This FOA will support preclinical development of therapeutics against select NIAID Emerging Infectious Diseases/Pathogens (antimicrobial-resistant bacteria and emerging viral pathogens; see below), including immune-based and host-targeted forms, with emphasis on broad-spectrum therapeutics and those targeting pathogens for which no standard clinical treatment exists or for which drug resistance poses a significant public health concern. Therapeutics of interest include small molecules, biopharmaceuticals, nucleic acids, or peptides to be used as monotherapy or in combination, or as adjunctive therapy, with other drugs. Projects must initiate with a single candidate therapeutic or lead candidate series. For projects initiating with a lead series, down-selection to a single lead candidate must be accomplished within the first two years of the project period.
Immune-based therapeutic projects may focus on broad-spectrum or pathogen-specific immunotherapeutics. Of particular interest are immunotherapeutics that would enable prevention of infection or intoxication in the face of an immediate threat, protection of immunocompromised individuals, or post-exposure treatment to suppress infection and disease. NIAID encourages development of immunotherapeutics that directly affect pathogens and/or therapeutic approaches to stimulate non-specific immunity. Passive treatments may be especially valuable during the acute emergence of infectious diseases and may complement the use of antimicrobial drugs or vaccination programs to optimize protection.
Host-targeted therapeutic projects must focus on a host-encoded function required for infection, replication, spread and/or pathogenesis by one or more pathogens. Host-targeted therapeutic candidates that act primarily by stimulating the host immune response through direct regulation of interferon expression will be considered non-responsive. For host-targeted intervention projects, applicants must clearly define the specific required host-pathogen interaction(s) for development of the corresponding targeted therapeutic(s). NIAID encourages development of therapeutics that target specific host functions/pathways that are required for infection and pathogenesis by unrelated pathogens. Of particular importance for novel host-targeted therapeutics is consideration of proposed work that directly addresses the clinical and regulatory pathway to product registration and potential hurdles such as demonstration of pathogen susceptibility and therapeutic efficacy using non-standard in vitro assays and in vivo disease models, as well as potential toxicity issues.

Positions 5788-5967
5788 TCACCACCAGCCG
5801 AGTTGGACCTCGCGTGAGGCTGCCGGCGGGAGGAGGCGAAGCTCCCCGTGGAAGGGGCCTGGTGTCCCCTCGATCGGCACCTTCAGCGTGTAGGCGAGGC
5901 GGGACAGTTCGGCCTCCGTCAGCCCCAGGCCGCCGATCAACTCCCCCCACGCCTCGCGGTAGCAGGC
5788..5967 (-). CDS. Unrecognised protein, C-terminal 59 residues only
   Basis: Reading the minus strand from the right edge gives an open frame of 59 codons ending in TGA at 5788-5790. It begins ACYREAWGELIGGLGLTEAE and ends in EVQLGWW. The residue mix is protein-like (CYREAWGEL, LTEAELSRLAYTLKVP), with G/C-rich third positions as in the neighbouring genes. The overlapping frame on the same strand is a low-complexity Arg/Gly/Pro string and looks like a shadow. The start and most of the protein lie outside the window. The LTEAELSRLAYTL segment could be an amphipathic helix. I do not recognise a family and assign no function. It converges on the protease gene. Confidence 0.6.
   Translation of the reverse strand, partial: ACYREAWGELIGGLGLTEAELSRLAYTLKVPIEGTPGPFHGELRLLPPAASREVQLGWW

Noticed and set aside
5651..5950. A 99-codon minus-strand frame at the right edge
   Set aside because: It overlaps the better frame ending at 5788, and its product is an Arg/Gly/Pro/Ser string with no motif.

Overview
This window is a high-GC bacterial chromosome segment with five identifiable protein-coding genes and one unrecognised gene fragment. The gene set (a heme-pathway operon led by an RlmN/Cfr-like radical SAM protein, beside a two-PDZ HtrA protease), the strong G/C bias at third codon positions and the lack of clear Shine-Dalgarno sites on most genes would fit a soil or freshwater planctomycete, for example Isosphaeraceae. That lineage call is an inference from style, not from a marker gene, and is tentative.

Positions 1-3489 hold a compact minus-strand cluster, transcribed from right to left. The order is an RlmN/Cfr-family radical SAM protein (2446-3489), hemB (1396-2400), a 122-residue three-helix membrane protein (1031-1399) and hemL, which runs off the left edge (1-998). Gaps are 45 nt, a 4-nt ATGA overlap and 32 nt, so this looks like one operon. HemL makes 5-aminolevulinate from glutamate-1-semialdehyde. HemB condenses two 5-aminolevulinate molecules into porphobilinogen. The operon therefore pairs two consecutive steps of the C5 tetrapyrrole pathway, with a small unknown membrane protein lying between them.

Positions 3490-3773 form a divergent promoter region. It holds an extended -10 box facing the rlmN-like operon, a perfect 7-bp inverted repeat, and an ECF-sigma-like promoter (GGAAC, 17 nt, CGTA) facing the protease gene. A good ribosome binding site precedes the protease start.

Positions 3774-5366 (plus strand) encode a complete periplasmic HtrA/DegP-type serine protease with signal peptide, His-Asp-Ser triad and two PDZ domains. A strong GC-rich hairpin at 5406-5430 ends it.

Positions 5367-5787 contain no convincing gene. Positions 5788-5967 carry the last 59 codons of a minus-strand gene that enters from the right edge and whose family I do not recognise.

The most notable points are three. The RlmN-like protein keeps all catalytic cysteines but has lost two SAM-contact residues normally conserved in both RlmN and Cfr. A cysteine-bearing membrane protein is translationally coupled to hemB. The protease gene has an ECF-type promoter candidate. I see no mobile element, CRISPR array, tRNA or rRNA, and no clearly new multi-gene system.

Applications for development of a broad spectrum anti-infective against multiple targeted Emerging Infectious Diseases/Pathogens are encouraged. A broad-spectrum therapeutic is defined as a therapeutic agent that targets a common, invariable, or essential component of different strains or classes of microbes, or one that targets a host function required for infection and/or disease.